My biggest problem in writing Nita at this point is not having a clear antagonist. I already knew that my plot was a mess because of that–your antagonist shapes your plot–but until I started considering her team, I didn’t realize that the team’s make-up was also shaped by the Big Bad. Once I thought about it, it was obvious: the make-up and character of the team is defined by the project it undertakes, and the project it undertakes is shaped by antagonist.
Which means I need to learn a lot more about team antagonists. And then find Nita’s. Continue reading
The last three episodes of the first season of Legends of Tomorrow are: Episode 14: “ARE YOU FREAKING KIDDING ME?,” Episode 15: “Now THAT’S a Climax,” Episode 16: “Oh, Yeah, We Still Have To Kill Vandal Savage.”
I think the reason this series made me so nuts when I finally watched the first season this year is that it had huge potential. When it was on its game, as it is in “Destiny,” it’s just terrific. Unfortunately, it was rarely on its game because it had too many team members, too many of those team members were annoying, the writers kept trying to make two blocks of wood the Greatest Love Story Ever Told, the crap crowded out the good stuff (Sara, Mick, Snart), Vandal Savage was a cartoon, and Rip Hunter was the Worst Team Leader Ever. Also, no plot and that damn reveal in Episode 14 that made me insane with rage. How do you fix a series story like this? Kill it with fire.
Well, no, we want to keep Sara, Mick, and Snart. And the time travel premise. And . . . Yeah, it’s worth saving for a second season.
But first we have to clean up this one. Continue reading
One of the aspects of storytelling that makes teams popular is the fun you can have with them once the characters are established and the team is really working as a team. If you’ve written the characters as strong, contrasting individuals, putting them together in different pairings in different situations can create some great expectations (see Ray and Mick in a Russian prison, for example) and surprising reversals. And once the team has finally bonded, sending them out against a powerful adversary is more than fun, it’s like watching a Rube Goldberg machine in action, the individual moves of the team as exciting as the final outcome of them working together. Continue reading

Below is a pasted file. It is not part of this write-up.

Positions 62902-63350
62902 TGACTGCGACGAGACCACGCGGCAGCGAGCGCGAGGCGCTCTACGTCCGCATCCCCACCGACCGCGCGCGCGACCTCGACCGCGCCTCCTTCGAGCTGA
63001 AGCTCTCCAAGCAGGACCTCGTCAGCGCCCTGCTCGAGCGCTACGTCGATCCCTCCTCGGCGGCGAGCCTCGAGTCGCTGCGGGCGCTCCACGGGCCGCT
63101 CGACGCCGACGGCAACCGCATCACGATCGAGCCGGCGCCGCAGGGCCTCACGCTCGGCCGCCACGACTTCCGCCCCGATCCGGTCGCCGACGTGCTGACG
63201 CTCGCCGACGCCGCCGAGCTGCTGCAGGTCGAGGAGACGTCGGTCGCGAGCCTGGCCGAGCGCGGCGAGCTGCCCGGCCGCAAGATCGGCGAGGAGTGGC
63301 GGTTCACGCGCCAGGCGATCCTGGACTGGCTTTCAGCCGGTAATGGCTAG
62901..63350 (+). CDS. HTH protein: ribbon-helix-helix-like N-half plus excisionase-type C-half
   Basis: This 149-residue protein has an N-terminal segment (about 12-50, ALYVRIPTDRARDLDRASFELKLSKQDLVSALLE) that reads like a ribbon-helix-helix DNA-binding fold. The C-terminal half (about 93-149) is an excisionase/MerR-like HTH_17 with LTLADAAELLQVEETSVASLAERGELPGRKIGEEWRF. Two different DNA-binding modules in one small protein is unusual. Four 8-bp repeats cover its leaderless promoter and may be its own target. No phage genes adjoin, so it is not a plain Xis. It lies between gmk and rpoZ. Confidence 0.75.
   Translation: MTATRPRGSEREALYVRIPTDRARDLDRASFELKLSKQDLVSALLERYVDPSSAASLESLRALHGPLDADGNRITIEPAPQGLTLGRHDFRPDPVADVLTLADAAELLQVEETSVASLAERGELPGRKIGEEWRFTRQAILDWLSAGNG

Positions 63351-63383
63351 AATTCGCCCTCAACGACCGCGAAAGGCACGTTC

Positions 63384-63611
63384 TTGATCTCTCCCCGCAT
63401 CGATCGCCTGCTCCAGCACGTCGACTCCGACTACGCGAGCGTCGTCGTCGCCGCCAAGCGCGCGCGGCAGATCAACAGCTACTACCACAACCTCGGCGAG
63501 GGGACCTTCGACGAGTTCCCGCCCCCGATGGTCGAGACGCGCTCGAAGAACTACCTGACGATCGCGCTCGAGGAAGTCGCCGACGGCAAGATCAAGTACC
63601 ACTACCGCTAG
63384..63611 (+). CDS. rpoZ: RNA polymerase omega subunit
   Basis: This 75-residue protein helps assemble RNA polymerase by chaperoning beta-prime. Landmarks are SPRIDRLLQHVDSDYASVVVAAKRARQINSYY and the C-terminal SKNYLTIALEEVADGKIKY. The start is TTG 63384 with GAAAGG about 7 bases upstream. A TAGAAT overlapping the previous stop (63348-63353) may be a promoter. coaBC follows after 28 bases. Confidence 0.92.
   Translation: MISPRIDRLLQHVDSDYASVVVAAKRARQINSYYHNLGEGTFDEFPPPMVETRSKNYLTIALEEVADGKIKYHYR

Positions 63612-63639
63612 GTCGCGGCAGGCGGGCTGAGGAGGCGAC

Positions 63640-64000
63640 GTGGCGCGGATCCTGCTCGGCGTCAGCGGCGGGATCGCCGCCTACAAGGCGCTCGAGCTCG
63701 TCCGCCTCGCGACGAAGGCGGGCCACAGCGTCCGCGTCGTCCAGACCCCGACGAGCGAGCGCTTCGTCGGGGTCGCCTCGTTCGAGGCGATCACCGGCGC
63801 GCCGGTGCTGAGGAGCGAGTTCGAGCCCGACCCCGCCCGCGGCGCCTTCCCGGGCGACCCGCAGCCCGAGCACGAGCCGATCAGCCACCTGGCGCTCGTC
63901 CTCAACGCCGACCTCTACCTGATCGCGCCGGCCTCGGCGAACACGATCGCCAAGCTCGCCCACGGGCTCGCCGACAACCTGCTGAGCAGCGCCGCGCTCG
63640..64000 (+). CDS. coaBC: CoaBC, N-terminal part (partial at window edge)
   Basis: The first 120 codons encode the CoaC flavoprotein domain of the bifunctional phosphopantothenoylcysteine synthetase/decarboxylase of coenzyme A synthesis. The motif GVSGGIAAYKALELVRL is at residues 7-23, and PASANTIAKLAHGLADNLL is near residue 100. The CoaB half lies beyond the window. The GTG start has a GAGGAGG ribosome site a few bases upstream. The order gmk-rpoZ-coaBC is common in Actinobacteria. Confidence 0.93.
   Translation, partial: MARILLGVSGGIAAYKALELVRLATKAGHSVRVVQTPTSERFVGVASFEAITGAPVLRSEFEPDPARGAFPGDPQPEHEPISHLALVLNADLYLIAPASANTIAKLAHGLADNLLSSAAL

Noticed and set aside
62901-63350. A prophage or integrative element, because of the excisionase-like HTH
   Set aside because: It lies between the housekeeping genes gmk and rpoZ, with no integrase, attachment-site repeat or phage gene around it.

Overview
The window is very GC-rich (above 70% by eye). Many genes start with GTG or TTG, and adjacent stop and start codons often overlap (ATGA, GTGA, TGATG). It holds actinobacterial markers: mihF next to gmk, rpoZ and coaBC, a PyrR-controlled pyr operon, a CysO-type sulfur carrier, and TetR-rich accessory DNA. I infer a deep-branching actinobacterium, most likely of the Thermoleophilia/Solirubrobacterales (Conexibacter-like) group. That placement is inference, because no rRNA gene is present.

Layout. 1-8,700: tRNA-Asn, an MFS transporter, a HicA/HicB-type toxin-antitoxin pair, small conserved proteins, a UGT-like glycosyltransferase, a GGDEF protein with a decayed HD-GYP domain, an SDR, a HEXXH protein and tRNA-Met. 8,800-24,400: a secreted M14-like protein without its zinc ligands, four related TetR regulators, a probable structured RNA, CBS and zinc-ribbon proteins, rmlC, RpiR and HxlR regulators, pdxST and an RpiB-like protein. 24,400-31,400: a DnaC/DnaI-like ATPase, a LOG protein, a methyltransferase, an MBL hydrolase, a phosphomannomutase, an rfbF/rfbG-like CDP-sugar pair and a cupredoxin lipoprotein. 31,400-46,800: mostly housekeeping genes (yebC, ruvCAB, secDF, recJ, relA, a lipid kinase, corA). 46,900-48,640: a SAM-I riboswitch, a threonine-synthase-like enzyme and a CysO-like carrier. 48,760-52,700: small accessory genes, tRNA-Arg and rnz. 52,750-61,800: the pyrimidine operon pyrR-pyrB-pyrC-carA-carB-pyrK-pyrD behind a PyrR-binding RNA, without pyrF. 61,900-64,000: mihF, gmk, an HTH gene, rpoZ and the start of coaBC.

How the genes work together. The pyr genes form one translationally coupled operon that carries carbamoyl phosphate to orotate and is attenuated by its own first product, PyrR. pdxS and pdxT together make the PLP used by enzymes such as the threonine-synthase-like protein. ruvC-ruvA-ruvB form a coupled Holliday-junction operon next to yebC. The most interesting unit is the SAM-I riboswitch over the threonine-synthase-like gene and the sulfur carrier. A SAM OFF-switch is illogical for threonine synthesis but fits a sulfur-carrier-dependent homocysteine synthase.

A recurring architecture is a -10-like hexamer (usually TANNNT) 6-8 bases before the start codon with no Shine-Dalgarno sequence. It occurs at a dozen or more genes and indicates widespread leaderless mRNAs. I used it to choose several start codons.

If you think of a TV season as a novel, the episodes as chapters, you can take apart a season and see where the plot stumbled and where it hit its marks. After “Marooned,” Legends had completed six episodes of a sixteen-episode season and it was way past time for a turning point.
And now we pause for a diagram about story acts and turning points: Continue reading
This double episode is a good team story that’s mostly a lot of fun, but before we get into why, let’s talk about plot and subplot in team stories.
Team stories are naturals for subplots because the supporting characters of the team (assuming the team leader is the protagonist) are naturals for protagonists of smaller plots that support the main conflict. The key is “support the main plot.” The main plot of Legends is about saving family, changing the past and future, risking everything for an outcome that’s worth dying for. So any subplot should echo that to reinforce it, reverse it to act as a foil or contrast, or play off of it in some other way that enhances and deepens it. Let’s look at those potential subplots, taking one team member at a time. Continue reading
I don’t know when I decided I wanted to write a team story, but it was probably somewhere during my first watch of Leverage. And then the Nita story came along and it was clearly a team story in tandem with a romance, and I realized that I didn’t know how to write teams, and then I started watching Legends of Tomorrow . . .
The thing about Legends is that its flaws are so egregious that I can easily see what not to do, but once I peel those things away, its successes are so beautifully done that I can see how they work in contrast. So while I’ll be bashing the show a lot in these posts, I’m pretty sure I’ll always love the things it does brilliantly. It turns out, it’s well worth watching if you know what to look for.
So let’s start with the pilot. It’s mostly awful. Continue reading